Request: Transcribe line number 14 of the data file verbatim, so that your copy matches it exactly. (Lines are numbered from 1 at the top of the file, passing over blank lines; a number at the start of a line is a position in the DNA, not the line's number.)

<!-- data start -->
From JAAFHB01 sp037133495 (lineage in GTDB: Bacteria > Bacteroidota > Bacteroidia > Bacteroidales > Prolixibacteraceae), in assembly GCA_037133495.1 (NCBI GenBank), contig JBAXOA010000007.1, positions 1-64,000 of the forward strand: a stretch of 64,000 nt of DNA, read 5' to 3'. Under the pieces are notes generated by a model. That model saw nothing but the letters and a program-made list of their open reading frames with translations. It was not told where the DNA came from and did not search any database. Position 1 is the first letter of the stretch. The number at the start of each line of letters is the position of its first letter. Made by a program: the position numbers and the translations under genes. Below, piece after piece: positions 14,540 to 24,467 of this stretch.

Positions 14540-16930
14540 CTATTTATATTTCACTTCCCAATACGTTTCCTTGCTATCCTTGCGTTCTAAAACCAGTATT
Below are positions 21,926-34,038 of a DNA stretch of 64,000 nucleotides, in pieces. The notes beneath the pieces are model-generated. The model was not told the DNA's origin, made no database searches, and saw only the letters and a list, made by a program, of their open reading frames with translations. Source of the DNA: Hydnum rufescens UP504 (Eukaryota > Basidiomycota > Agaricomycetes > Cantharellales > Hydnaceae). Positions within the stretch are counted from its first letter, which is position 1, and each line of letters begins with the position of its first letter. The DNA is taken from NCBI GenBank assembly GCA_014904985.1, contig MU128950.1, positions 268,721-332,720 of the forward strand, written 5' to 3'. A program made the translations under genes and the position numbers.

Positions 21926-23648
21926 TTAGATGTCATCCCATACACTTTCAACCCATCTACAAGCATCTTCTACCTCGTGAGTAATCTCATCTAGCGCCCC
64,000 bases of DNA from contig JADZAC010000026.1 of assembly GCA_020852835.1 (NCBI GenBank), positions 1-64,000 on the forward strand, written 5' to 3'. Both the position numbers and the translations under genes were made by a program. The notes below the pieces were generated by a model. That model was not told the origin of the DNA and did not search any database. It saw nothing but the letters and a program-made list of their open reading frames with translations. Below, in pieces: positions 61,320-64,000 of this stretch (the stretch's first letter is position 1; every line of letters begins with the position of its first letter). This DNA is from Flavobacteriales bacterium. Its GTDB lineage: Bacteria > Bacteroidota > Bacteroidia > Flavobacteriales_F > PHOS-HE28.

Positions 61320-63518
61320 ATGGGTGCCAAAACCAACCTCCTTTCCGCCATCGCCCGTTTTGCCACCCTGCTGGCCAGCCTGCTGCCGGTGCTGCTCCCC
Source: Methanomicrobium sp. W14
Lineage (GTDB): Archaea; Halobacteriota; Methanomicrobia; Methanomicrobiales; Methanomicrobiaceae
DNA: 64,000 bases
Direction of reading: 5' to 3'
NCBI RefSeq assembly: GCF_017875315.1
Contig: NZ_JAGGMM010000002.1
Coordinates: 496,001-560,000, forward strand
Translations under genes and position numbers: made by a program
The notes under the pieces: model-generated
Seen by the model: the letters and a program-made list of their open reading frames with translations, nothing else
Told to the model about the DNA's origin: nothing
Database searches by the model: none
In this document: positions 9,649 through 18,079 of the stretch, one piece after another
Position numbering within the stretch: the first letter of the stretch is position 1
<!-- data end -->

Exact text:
NCBI RefSeq assembly: GCF_017875315.1